Dislikes: I think you can only talk about dislikes if you expect to follow the pattern to the letter. You really don’t have to attach the ties as marked or finish the seams as described. As suggestions, these features of the pattern are fine but they didn’t work for me.

Recommend? Oh yes! I really enjoyed sewing this robe and I love wearing it.

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inspiration: rag dolls

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Image from Amazon.com

This book has been on my radar for a while as have been rag dolls. After seeing some great dolls online and finding tutorials I’m set on making a doll or two.

I really like this tutorial, which comes with a pattern (yay!).

And here are some beautiful dolls I’ve seen online:

Sally, made by Carolyn (whose blog Handmade by Carolyn is like an amazing sewing compendium)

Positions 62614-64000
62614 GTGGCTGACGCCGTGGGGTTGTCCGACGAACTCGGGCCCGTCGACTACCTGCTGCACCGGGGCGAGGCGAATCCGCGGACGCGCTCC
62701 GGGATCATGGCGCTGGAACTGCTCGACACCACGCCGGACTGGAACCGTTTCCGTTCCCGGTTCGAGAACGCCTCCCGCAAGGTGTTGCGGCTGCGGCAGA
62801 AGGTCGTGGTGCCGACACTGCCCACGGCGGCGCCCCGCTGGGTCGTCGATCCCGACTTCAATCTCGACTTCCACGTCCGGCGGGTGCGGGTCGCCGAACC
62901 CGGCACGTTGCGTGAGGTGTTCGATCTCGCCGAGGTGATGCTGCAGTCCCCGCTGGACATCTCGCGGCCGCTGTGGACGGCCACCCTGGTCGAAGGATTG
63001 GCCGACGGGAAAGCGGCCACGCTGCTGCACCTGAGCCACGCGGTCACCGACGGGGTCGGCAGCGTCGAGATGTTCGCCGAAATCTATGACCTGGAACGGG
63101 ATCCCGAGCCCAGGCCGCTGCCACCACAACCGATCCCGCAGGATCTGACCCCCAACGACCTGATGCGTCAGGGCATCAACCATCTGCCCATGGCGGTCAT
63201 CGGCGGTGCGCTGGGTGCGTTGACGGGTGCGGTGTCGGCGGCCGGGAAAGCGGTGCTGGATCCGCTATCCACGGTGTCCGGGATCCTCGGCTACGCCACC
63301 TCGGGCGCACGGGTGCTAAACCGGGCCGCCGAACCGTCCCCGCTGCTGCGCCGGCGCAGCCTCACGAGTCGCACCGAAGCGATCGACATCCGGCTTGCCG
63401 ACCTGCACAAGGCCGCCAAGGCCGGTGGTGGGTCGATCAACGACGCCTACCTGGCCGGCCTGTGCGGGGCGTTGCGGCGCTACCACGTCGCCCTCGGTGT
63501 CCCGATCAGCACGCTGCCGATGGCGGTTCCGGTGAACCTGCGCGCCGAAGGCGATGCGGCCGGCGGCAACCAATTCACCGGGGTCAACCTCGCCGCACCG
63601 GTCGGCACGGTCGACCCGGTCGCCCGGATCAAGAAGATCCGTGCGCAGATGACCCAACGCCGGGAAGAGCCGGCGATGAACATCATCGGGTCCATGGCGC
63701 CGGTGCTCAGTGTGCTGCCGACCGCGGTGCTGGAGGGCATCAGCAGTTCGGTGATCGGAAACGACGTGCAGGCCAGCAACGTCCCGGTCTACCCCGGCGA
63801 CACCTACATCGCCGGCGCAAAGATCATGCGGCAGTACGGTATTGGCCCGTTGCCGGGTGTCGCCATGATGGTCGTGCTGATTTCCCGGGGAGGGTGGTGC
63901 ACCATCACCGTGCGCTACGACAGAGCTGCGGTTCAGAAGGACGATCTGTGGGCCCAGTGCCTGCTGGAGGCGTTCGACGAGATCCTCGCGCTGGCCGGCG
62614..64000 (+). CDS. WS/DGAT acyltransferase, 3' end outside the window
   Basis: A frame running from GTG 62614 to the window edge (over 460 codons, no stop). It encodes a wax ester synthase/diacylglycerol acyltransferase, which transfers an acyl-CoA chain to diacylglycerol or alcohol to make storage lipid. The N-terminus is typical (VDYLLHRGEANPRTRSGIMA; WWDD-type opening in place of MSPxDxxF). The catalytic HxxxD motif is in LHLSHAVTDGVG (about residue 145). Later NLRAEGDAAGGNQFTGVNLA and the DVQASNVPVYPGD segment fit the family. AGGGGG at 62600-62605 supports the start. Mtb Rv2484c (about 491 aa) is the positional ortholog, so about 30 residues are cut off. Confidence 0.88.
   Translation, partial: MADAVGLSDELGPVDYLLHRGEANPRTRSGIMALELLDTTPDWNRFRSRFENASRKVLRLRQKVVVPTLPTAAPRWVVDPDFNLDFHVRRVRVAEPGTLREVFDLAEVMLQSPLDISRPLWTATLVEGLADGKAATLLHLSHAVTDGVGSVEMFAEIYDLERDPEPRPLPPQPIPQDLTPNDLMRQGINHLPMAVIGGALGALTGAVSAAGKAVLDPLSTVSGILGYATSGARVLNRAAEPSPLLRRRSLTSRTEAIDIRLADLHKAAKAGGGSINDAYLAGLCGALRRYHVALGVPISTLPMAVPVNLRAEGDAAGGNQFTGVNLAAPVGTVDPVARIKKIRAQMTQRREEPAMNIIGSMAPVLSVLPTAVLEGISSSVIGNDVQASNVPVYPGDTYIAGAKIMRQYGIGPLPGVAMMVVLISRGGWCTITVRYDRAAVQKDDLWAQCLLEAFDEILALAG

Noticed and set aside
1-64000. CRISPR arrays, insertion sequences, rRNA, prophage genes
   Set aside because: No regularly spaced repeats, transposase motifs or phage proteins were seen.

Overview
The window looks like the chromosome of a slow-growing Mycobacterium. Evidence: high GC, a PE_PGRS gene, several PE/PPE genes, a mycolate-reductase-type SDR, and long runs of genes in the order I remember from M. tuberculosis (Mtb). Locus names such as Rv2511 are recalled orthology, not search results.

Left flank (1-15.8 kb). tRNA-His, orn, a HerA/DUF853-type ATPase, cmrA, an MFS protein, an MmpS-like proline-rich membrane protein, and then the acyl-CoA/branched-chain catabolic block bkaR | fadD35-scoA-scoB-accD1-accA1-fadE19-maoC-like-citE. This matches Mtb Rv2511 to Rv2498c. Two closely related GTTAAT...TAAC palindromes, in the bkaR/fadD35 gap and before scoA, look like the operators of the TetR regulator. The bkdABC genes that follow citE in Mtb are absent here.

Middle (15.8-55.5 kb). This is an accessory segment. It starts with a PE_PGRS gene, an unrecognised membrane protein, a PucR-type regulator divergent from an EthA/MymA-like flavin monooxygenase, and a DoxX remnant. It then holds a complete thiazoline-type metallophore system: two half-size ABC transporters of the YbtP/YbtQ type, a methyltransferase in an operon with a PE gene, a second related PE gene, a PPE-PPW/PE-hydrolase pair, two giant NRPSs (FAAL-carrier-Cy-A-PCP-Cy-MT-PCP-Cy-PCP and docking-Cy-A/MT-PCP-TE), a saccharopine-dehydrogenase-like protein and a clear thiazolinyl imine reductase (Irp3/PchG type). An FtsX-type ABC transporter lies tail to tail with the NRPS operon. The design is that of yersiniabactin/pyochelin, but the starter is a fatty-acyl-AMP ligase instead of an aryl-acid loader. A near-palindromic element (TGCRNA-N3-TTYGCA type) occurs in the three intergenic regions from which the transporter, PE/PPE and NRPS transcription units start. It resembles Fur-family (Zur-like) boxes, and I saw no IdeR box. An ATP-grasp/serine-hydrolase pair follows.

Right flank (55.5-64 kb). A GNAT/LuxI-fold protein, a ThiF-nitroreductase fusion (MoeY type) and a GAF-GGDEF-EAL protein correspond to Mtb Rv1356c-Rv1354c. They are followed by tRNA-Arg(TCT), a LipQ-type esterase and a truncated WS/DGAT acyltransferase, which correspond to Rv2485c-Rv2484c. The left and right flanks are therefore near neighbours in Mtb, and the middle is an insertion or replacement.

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Photo from Handmade by Carolyn. The original post is here.

Minirilla — a doll gifted to designer Marilla Walker. You can find photos of Minirilla on Marilla Walker’s Instagram. I’m curious to see which of Marilla Walker’s designs Minirilla will sport next!

This doll by ohhhlulu.

Finally, Jess Brown’s dolls, which I discovered through the While She Naps podcast. I really recommend the podcast, too.

Have you made any dolls? Have you spotted any great dolls recently? Please share.

 

my first dress

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The Laurel dress by Colette Patterns. Wrangled into existence by raw enthusiasm.

I rushed into making this dress after making a bag, a few pillowcases, and a skirt. I made all those things in quick succession. I was just learning how to gauge seam allowances while sewing. Sewing curves was still very challenging. I made a muslin — of the blouse version, which was slightly different from the top, but I wasn’t able to assess the muslin at that point anyway. I was clearly not well qualified but I was incredibly motivated. I bought fabric that I really liked and dove right in.